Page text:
The University of Central Florida will
immerse stroke survivors in a virtual world full of flying insects to
help expand their range of movement.
Researchers in UCF’s Media Convergence Lab (MCL) are teaming up with
the California-based Virtual Reality Medical Center (VRMC) to create the
program and software that can track patients’ progress.
VRMC obtained a contract last year from the National Science Foundation
to develop the virtual program, and the company teamed up with the UCF
researchers for preliminary work. The research team since has landed a
$199,000 contract to create a fully functional virtual game.В
Although the game could change slightly, the design will require
patients to put on goggles while sitting at a table. A few bugs would
fly around nearby. The patients’ mission is to smash all of the
virtual insects. Each time they succeed, they would earn a point. As
patients improve their range of motion, more bugs would appear at
greater distances, forcing patients to work harder and increase their
range of motion. Think of a 21st-century version of the childhood game
“It has to be fun so patients will actually do their physical therapy
exercises,” said Eileen Smith, associate director of UCF’s Media
Convergence Lab at the Institute of Simulation and Training.
“One of the sad things about stroke is that it is very isolating,”
she said. “If we can make the game fun for everyone, maybe
grandchildren will jump in while grandma is doing her exercises. Then it
won’t just be a physical therapy session; it will be family time. It
will help patients re-engage.”
Smith is collaborating with the project’s lead researcher, Charles
Hughes, director of the Media Convergence Lab and a professor in UCF’s
School of Electrical Engineering and Computer Science. During their
preliminary work, they found that UCF could produce a viable and
reproducible program with software to track patients’ progress.
Funding for the second phase also will include $99,000 from the Florida
High Tech Corridor.
“We’re ecstatic,” Smith said.В “It’s our lab’s first phase
II contract, and it is exactly the kind of thing we want. It goes with
our lab’s philosophy. We don’t want to create cool widgets. We want
to create things people can actually use to better their lives.”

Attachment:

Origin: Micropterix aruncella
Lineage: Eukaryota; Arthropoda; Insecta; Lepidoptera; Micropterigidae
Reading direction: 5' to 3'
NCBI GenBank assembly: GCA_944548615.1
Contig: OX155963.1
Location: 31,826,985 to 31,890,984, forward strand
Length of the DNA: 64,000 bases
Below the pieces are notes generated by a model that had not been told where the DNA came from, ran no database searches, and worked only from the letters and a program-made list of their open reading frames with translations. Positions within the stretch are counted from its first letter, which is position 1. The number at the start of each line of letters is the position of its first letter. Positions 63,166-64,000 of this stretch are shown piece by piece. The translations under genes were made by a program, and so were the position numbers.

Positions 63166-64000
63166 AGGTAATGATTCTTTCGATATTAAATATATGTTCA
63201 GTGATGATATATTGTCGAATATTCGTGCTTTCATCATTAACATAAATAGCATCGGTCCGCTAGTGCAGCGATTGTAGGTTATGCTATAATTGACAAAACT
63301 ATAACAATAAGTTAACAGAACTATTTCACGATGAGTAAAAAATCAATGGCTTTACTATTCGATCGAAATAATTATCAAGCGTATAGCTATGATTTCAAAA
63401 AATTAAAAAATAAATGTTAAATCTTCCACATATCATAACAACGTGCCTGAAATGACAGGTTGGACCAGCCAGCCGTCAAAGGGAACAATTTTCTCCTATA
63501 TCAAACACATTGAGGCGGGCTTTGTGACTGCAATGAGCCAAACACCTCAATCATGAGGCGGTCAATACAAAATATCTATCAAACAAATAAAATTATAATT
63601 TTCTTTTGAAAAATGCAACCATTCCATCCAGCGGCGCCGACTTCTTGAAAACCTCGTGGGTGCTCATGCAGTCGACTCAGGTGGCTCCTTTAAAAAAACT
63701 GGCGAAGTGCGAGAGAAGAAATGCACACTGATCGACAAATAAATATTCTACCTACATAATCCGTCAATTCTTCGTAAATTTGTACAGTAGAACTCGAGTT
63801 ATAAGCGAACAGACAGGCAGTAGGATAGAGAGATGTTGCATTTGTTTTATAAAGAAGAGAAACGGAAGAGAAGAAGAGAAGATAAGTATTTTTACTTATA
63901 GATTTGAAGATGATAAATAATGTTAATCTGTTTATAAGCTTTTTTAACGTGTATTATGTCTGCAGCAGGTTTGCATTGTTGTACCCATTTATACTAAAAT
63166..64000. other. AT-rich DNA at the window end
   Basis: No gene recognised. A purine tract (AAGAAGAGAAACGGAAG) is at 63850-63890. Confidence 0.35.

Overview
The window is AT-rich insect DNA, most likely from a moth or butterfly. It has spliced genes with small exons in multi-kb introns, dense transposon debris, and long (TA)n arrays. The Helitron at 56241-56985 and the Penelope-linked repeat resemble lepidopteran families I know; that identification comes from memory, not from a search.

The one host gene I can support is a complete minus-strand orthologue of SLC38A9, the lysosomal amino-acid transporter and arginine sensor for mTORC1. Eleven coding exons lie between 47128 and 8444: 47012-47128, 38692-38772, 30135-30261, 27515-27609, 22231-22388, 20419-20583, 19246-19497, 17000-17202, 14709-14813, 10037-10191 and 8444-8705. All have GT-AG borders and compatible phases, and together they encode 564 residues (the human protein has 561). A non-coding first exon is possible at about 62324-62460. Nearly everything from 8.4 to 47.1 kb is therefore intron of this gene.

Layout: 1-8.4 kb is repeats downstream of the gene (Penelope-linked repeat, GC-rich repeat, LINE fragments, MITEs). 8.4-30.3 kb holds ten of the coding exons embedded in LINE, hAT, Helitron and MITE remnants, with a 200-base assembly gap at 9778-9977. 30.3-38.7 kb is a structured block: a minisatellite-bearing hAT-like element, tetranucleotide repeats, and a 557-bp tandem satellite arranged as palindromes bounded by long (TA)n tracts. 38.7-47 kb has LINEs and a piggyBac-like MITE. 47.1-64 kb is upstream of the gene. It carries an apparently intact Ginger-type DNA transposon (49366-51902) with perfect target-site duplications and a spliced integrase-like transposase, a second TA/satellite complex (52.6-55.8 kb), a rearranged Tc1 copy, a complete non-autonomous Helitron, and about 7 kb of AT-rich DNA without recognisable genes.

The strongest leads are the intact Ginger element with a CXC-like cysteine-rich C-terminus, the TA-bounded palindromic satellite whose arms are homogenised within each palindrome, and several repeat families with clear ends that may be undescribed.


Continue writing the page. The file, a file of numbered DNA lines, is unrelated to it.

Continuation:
Smith and her team are working with a doctor and a physical therapist
along with VRMC to create the prototype. UCF will deliver it to VRMC by
the end of 2009 and provide a license to VRMC to enable
VRMC plans to introduce the program to physical therapy clinics.
Eventually, Mark Wiederhold, VRMC’s president, said the company would
market the product as a take-home program that patients could run on
their computers or hand-held devices.
Wiederhold is a physician who has authored more than 200 journal
articles. He said he partnered with UCF because it is a leader in
“UCF is in a leadership position in this area of research,”
Wiederhold said.В “They are a very important team member on this
project. UCF has a collaborating spirit. . . They get it.”
That’s part of the reason Wiederhold will be opening a new office in
Lake Nona’s Medical City. VRMC, which already has an office in
Orlando, then will be close to UCF’s new College of Medicine, with
which Wiederhold is collaborating on other projects.
UCF Stands For Opportunity –The University of Central Florida is a
metropolitan research university that ranks as the 6th largest in the
nation with more than 50,000 students. UCF’s first classes were offered
in 1968. The university offers impressive academic and research
environments that power the region’s economic development. UCF’s culture
of opportunity is driven by our diversity, Orlando environment, history
of entrepreneurship and our youth, relevance and energy. For more
information visit ucf.edu
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